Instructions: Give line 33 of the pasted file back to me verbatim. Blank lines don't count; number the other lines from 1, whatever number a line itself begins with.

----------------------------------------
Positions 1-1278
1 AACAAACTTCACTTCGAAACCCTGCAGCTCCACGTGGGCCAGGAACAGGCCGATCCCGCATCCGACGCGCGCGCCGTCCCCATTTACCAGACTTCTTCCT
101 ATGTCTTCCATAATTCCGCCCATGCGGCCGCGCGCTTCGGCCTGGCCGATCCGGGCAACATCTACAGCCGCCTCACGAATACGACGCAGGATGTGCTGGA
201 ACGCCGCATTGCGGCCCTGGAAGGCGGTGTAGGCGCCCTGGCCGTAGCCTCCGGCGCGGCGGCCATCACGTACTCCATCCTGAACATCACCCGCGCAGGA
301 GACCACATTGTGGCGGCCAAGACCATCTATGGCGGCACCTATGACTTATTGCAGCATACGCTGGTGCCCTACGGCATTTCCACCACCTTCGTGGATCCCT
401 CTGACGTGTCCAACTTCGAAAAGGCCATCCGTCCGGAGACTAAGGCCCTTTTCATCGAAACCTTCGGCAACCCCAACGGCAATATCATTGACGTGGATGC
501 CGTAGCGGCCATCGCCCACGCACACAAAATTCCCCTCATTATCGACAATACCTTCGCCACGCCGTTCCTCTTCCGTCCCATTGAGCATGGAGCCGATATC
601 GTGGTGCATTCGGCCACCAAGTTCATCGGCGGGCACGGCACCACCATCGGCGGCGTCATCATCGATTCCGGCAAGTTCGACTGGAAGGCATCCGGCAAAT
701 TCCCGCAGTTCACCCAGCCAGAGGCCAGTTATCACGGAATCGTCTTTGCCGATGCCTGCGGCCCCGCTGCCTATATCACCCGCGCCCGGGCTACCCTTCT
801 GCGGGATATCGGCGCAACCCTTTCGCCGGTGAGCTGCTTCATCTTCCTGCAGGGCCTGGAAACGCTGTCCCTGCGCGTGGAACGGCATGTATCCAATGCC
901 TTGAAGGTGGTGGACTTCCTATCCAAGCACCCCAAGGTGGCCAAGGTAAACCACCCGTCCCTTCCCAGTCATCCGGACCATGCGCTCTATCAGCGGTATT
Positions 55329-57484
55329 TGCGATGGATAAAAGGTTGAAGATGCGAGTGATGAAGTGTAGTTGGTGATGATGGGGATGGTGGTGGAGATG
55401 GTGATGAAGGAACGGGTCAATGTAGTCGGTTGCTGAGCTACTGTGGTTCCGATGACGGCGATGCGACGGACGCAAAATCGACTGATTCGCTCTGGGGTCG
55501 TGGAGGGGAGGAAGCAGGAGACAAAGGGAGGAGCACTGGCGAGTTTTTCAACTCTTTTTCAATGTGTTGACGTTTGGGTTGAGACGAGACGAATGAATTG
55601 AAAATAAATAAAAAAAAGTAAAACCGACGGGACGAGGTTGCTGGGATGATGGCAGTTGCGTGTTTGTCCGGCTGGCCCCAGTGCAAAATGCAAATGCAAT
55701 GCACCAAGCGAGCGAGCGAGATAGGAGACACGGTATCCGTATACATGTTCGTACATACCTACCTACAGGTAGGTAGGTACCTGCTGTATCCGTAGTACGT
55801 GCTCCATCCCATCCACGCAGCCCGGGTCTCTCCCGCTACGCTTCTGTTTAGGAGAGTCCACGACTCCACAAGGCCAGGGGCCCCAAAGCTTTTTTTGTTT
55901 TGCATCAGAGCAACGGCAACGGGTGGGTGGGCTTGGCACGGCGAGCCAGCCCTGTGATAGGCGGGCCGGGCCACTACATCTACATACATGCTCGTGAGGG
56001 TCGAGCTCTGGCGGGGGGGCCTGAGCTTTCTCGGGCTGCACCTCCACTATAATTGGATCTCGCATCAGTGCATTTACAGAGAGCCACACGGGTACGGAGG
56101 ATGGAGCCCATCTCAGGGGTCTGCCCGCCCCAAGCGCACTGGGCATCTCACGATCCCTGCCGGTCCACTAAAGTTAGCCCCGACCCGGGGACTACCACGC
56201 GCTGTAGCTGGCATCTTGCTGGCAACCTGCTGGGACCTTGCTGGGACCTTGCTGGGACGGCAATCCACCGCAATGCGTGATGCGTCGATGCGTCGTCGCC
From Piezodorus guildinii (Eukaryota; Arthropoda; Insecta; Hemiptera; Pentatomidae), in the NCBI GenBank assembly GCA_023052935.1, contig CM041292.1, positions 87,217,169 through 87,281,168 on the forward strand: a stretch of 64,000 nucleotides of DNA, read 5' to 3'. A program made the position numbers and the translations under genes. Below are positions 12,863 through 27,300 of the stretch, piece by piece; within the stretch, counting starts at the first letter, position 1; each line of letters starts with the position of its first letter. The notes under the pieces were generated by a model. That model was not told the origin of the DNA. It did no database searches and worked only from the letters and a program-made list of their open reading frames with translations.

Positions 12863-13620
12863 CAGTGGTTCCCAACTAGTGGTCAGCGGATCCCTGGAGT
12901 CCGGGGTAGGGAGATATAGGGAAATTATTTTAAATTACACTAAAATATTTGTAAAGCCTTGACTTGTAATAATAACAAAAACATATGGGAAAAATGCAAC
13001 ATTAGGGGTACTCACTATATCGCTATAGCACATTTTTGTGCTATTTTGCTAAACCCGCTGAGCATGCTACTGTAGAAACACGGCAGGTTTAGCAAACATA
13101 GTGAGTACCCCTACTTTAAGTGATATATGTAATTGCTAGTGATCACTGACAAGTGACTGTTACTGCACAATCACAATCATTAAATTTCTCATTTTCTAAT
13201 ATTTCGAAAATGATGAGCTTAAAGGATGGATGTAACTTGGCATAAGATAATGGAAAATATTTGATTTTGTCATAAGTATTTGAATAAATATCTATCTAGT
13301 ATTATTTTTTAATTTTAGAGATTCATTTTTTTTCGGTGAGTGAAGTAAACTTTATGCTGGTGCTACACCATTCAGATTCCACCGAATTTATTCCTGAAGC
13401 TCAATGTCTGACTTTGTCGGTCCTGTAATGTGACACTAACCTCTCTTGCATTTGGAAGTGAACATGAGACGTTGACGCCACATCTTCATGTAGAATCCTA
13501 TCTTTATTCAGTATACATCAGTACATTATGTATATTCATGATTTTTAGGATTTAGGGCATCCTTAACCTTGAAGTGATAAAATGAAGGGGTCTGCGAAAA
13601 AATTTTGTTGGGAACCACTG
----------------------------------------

13601 AATTTTGTTGGGAACCACTG